Thats right many things can happen related to sub-cool & super-heat , if you fully understand heat principles .., even you release heat / over 80% on top of your head ... Then why the compressor wont release any heat --- Put your hand on it ! Touch it ! Of course if releases some heat bUTTT not as a component !
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  11. #11
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    Quote Originally Posted by HVACR_CA View Post
    First of all, is it possible to have negative subcooling (ie liquid line temp is greater than temp of condensation)? Second, what could cause this to happen?
    The answer is basically...NO
    The saturated temp of the refrigerant MUST be higher than the surrounding air ( air cooled ). If any heat is rejected so that the vapor condenses, then the temp of the liquid in the liquid line COULD NOT be greater than it started with, because it would be higher than the ambient which isthe only place the liquid could possibly absorb heat from...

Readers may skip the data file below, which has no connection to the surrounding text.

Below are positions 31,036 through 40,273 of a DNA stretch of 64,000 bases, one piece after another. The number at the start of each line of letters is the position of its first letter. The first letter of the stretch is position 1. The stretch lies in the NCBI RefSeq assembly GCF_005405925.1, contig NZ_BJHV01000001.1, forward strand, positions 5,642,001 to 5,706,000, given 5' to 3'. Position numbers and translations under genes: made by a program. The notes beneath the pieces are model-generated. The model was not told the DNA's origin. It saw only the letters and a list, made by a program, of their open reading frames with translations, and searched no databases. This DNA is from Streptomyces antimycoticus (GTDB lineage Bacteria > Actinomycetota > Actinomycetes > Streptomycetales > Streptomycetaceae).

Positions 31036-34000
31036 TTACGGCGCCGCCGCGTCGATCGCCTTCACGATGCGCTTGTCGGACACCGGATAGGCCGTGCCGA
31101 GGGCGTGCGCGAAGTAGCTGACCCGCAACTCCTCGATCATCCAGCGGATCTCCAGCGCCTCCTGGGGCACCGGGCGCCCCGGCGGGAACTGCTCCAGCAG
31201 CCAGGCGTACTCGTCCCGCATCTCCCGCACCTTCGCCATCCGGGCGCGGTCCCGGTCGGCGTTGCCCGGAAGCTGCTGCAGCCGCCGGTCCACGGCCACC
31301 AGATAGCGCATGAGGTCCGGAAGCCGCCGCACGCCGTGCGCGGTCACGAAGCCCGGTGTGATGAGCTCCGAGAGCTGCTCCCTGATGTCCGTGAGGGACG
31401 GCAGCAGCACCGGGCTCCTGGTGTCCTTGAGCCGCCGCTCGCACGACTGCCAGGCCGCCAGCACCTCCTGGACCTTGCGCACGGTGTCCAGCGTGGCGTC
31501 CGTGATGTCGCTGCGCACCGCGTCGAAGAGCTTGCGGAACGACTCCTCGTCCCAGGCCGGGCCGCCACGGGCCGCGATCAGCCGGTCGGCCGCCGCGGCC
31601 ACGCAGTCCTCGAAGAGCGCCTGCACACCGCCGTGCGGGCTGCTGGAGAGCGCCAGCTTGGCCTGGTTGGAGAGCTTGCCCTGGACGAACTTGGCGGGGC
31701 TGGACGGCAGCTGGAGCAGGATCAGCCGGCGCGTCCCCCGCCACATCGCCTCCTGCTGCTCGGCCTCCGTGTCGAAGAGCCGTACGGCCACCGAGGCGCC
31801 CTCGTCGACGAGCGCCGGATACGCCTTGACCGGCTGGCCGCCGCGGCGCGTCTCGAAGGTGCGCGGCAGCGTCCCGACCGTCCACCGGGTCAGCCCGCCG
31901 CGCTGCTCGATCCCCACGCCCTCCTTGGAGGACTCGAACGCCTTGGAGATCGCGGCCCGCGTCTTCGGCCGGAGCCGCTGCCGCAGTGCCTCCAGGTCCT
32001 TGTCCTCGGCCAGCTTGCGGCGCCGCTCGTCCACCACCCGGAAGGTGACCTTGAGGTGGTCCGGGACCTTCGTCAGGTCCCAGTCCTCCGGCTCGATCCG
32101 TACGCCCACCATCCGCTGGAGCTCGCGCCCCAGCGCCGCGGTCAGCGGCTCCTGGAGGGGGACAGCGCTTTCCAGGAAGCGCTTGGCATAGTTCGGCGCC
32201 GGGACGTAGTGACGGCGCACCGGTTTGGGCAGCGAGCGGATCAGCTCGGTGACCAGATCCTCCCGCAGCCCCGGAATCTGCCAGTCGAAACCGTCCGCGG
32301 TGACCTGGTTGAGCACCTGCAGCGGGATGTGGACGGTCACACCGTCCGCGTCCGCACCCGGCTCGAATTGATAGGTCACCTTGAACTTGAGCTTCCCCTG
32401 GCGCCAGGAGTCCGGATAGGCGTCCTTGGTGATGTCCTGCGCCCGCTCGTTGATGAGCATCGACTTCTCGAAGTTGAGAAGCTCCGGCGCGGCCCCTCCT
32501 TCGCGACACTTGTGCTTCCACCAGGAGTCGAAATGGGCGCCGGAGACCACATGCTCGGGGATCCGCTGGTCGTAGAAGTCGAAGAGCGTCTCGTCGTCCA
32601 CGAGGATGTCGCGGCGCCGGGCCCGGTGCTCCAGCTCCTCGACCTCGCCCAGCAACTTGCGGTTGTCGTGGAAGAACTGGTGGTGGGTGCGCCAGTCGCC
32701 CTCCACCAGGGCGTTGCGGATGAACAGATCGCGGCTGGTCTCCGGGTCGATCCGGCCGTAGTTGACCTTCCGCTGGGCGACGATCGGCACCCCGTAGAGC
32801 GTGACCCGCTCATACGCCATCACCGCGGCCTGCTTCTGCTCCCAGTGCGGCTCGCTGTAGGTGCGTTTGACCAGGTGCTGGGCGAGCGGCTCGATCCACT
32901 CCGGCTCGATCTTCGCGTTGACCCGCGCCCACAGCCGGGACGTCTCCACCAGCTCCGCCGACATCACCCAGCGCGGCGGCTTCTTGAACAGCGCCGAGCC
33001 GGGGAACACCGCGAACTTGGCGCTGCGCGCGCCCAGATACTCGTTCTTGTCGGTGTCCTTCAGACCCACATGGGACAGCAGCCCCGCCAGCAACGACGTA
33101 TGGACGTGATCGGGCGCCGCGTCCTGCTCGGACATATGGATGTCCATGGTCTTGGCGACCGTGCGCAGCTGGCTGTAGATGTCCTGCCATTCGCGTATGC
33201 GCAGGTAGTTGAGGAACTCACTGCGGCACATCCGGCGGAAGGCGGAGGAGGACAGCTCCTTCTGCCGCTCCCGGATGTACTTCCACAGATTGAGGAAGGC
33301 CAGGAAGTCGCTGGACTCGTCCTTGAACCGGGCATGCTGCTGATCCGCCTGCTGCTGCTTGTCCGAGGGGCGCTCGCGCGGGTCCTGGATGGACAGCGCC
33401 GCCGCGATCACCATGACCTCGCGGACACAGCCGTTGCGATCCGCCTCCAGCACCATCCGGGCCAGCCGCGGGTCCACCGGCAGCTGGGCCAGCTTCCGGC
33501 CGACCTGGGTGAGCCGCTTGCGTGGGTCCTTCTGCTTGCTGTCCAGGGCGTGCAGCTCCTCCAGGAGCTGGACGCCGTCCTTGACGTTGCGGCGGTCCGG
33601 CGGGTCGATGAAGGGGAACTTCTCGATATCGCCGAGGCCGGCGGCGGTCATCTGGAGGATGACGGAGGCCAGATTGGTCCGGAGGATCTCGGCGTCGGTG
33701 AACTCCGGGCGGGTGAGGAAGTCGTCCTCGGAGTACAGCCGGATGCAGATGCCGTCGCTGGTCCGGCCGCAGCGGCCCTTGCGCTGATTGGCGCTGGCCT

Even if no condensing were taking place, besides high head pressures, the vapor in the liquid line would still be rejecting heat to the ambient.

    Richard
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  12. #12
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    Quote Originally Posted by INTECHBILL View Post
    This happens whenever the compressor absorbs heat instead of rejecting it ! Many causes ! Read the book ..
    I keep coming back to this statement.

    Can you elaborate on how this causes problems condensing?

  13. #13
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    Check your gauges and thermometers. You can have all kinds of funny conclusions when your instruments are damaged.

    The system either isn't condensing or is condensing at a pressure much lower than you think. Such as wrong refrigerant, R-22 instead of R-410a. Some jackleg filled an R-22 system with R-12. Nahhh.... not likely.

    I'd check my gauges first and avoid looking like a fool. Then the thermometer.
    Last edited by allan38; 03-30-2010 at 11:10 PM.